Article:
Alejandro González Iñárritu introduced himself to American audiences with his first English language film 21 Grams, starring Sean Penn, Naomi Watts, and Benecio Del Toro. Iñárritu likes using the interweaving story technique, as he did in 21 Grams and in his 2000 hit Amores Perros. His latest ensemble piece Babel is no different.
This technique is hard to do well. You can’t just shoot a film, stitch the cuts into a random order, and say your movie has an interwoven story theme. There’s an art to it. And sometimes in Iñárritu’s case, it can appear more like madness.
In order for this technique to work, the film needs a central theme because the scenes need to be focused along a common idea, which requires intense planning and foresight. Why? Randomness is to be avoided, and any hint of it should be the viewer’s mistake, but the director’s.
Babel begins with a family living in mountains of a remote Moroccan village. The father buys a rifle from a friend, and lets his boys use it to guard the family’s goat herd. The boys go gun-crazy and decide to shoot at a tour bus. Tragedy strikes.
Susan (Cate Blanchett) is struck by the rifle’s bullet. Her husband Richard (Brad Pitt) is desperate to seek help, but the bus is miles from the nearest hospital. The bus drives to the nearest town. Calls to the American embassy don’t alleviate Richard’s fears for his wife’s safety. Nor does the town’s doctor, who happens to be a veterinarian.
Susan and Richard’s children Debbie and Mike didn’t travel with them to Morocco. They stayed in San Diego, California with their nanny Amelia (Adriana Barraza). Amelia is informed of Susan’s condition, and is to be relieved by Susan’s sister so that Amelia can attend her son’s wedding in Mexico. But that plan doesn’t work out, and Amelia must decide whether to stay with the kids or go to her son’s wedding. She compromises and brings the children along with the help of her nephew Santiago (Gael Garcia Bernal).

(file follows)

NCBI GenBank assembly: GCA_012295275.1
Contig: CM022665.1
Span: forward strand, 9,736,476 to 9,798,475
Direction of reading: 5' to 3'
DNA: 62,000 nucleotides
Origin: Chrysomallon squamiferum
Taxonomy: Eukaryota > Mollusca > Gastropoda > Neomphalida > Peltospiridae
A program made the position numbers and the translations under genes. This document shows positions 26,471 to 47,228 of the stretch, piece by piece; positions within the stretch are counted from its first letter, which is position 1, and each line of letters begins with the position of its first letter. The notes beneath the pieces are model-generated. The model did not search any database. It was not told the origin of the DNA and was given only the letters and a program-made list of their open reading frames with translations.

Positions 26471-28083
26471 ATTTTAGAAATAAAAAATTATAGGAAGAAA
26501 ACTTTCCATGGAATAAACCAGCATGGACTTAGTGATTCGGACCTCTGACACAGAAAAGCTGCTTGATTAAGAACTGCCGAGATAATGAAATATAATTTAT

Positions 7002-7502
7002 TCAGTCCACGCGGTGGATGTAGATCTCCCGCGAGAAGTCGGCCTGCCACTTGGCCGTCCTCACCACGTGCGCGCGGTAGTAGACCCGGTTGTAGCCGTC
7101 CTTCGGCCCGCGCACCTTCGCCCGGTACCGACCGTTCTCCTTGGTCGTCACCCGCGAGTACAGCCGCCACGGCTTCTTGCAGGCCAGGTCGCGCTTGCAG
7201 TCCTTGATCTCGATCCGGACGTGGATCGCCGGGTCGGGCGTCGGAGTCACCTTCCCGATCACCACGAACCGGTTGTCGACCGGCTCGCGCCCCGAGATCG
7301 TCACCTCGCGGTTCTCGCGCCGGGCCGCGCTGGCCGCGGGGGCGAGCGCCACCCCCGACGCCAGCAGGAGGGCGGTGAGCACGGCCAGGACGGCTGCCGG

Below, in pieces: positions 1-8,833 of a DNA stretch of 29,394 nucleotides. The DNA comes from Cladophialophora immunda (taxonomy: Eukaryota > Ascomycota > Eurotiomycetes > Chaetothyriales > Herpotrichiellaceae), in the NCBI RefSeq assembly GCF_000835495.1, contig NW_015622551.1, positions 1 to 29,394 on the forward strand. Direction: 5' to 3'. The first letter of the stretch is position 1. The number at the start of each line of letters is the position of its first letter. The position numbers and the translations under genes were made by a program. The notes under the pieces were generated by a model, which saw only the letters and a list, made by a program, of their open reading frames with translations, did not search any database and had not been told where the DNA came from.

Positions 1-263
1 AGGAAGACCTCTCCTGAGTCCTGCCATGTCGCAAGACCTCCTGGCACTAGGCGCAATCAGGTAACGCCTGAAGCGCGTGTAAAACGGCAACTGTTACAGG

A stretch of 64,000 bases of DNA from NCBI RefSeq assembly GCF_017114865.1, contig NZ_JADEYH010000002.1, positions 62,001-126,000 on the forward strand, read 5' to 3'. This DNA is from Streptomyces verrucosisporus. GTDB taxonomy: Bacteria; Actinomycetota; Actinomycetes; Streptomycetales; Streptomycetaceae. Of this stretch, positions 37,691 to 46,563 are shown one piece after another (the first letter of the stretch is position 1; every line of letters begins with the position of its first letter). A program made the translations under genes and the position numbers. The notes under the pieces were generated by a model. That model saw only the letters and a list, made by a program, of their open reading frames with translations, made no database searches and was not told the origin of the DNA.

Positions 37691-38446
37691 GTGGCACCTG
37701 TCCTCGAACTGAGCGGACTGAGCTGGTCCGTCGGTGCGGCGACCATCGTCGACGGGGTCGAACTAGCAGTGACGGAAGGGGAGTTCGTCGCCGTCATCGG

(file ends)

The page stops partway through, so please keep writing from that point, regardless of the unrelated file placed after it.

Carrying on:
The rifle’s original owner is a friend to a Japanese businessman Yasujiro (Koji Yakusho). Yasujiro has been raising his deaf daughter Chieko (Rinko Kikuchi) by himself since his wife died. Chieko has a temper, but her father can’t seem to provide the right comfort. He is trying, though.
There are many themes that you could derive from Babel. The movie suggests the main theme is the effects that misunderstandings have in the world. If that’s the case, what misunderstanding did Susan have for being shot? The boys were dumb in deciding to shoot the rifle at a moving vehicle. If that’s the case, how did Amelia misunderstand Richard’s asking her to stay with the kids instead of going to her son’s wedding? She tried to use her best judgment, and it turned out to be a bad one.
The Chieko storyline would suggest the theme to be loneliness. Even though she has many good friends and a very caring father, her disability cuts her off from much of the world. She feels isolated from everything. Seeing the world is only one experience, and her empty heart instead blinds her from the important things.
It’s interesting how the shooting incident is major news to everyone but those directly connected to it. Amelia isn’t sympathetic to Richard’s request to stay with the kids while his wife is in critical condition. Amelia’s priority is her son’s wedding (and I would be remiss if I didn’t say a son’s wedding was an important event).